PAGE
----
Ten Things Not Meant to Teach Writing That Have Made Me Better At It

On the Tenners we do a Top Ten every Monday.  This was going to be mine, but I came up with something different and since I'd already written most of it, I figured why let it go to waste?  So here it is.   trashcanMy Top Ten: Things Not Meant to Teach Writing That Have Made Me Better At It

1. Kids - Before kids, I wrote when the mood struck, which wasn't that often.  Now, I grab every second I can.  Five minutes where no one is asking for a spoon or help with the potty or what this big knob on the stove does is a near miracle.  Time to do the things we "mean to" is precious and limited...kids made that concept tangible for me.


CB0072732.  Agents - mine, of course, but also the others along the way who rejected, but offered suggestions like "make this line, buried on page 4, your opener" or "read Story by Robert McGee - you have scenes that do nothing, learn to fix them".  Most especially, the invaluable blogs:  Nathan Bransford, Miss Snark, Kristin Nelson, Rachel Vater, Jonathan LyonsKate Schafer Testerman, BookEnds.  Everything I learned about publishing and most of what I know about writing, I owe to literary agents.


wake3.  Wake by Lisa McMann - I read this book in one night, coincidentally right after my editorial letter asking me to speed pacing.  McMann's prose is so spare, but so effective.  I finally got it that unnecesssary detail is, well, unnecessary.  Cutting it doesn't make a book less rounded, it focuses the reader on what matters, what's important to the story.  I thought WAKE was amazing and was shocked to see some of my fave book reviewers disagree.  A second thing I learned: reading really is subjective, a lesson that'll help when I read negative reviews of my book.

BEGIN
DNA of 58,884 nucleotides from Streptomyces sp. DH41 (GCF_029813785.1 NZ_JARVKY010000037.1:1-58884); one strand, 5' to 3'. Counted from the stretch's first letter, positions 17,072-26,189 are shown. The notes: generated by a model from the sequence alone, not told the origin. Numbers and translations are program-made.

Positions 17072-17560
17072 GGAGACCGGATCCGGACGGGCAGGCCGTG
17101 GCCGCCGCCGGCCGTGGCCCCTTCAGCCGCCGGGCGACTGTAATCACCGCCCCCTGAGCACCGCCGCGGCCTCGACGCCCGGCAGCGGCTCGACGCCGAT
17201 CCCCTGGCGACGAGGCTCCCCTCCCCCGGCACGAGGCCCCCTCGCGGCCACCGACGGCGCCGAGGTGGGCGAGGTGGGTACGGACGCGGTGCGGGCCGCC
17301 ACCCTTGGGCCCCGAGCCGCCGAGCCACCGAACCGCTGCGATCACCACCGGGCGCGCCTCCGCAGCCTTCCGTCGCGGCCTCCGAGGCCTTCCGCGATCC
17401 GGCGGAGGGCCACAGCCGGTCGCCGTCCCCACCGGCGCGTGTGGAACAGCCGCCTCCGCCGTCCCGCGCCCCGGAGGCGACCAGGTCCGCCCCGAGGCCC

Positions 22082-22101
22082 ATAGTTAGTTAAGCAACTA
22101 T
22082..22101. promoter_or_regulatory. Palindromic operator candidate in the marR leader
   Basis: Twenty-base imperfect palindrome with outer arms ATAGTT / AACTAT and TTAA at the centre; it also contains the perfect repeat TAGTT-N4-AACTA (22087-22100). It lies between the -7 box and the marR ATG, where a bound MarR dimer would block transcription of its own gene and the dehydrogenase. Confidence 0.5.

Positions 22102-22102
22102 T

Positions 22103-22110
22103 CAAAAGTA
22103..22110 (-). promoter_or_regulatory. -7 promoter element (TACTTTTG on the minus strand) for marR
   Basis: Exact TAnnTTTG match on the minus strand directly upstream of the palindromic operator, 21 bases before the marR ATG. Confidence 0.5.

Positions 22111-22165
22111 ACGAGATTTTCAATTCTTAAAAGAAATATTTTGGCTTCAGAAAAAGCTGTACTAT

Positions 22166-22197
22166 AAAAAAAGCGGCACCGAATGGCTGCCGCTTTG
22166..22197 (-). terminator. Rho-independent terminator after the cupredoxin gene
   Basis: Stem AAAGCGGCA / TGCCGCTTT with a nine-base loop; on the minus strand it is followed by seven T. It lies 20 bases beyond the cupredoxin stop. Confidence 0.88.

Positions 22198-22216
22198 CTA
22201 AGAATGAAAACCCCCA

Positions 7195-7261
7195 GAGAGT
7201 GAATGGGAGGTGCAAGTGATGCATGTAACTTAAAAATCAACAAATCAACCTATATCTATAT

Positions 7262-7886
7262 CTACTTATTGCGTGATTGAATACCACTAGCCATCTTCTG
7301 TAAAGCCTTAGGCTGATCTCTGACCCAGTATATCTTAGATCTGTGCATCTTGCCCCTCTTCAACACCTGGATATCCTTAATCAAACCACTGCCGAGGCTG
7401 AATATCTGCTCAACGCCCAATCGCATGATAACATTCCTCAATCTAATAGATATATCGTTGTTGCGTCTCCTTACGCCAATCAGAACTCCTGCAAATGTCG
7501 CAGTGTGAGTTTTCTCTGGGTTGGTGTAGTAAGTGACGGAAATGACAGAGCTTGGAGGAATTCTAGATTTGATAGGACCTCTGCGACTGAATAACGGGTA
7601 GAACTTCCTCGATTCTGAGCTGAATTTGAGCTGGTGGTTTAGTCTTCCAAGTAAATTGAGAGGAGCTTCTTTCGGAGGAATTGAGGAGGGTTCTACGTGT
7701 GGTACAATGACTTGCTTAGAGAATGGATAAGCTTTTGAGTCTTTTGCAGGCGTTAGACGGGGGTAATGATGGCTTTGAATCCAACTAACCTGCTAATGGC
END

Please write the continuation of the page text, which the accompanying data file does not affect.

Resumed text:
42-158713784. Washing Dishes - also: showering, driving, vaccuuming, waiting in line at the DMV.  There is so much time in the day where my body has to do something and my brain is just hanging out.  If they were both always on the same task, I'm sure I'd never put the necessary time into plotting and story layers and character development.


CB0190225. My First Manuscript - in so many ways, but mostly this:  I started my first novel right after I had my first son.  It was a story about...a woman who has her first son.  And it was awful.  The kind of stuff I would never in a million years pick up at a book store.  It taught me that "write what you know" is about emotional honesty rather than factual truth - tapping into your feelings for that new baby and using them to understand how a character might feel about losing someone close to him. 

And while we're talking emotion...

alanjackson6. Remember When - we all have those songs that really get to you:  Hate Me, Vincent, Puff the Magic Dragon (go ahead, laugh) are some of mine.  But Alan Jackson, man, you kill me with this one.  The brevity of life and joy, the need to fit it all in, the authenticity...okay, can you tell it's on now?  I never listen to music while I write, but sometimes just before to find the emotions I need for certain scenes.


iphone2iphone7. My iPhone - oh, how I love thee...you give me somewhere to organize notes, back up to my computer for when I lose you, let me take care of emails and busywork so my sit-down-to-write time is way more efficient. 


kiss8. KISS - No, not those guys.  Keep It Simple, Stupid.  That K.I.S.S.  It works for lots of stuff, but especially dialogue tags.  "Said" instead of "yelped", "scoffed", "replied", "screeched", yadda, yadda makes scenes flow better and saves the ton of time you'd have to spend coming up with all those other verbs.


facebook9. Bill Little - Yep, there he is on Facebook.  My fourth grade nemesis, with his Izod shirts and stupid bowl haircut.  He made me dread school - called me names, made fun of my clothes, my glasses, my haircut (like he should talk!).  Angst I haven't forgotten.  And for a writer, that's good.


10.  I couldn't come up with a good #10, so decided to cut the unnecessary detail.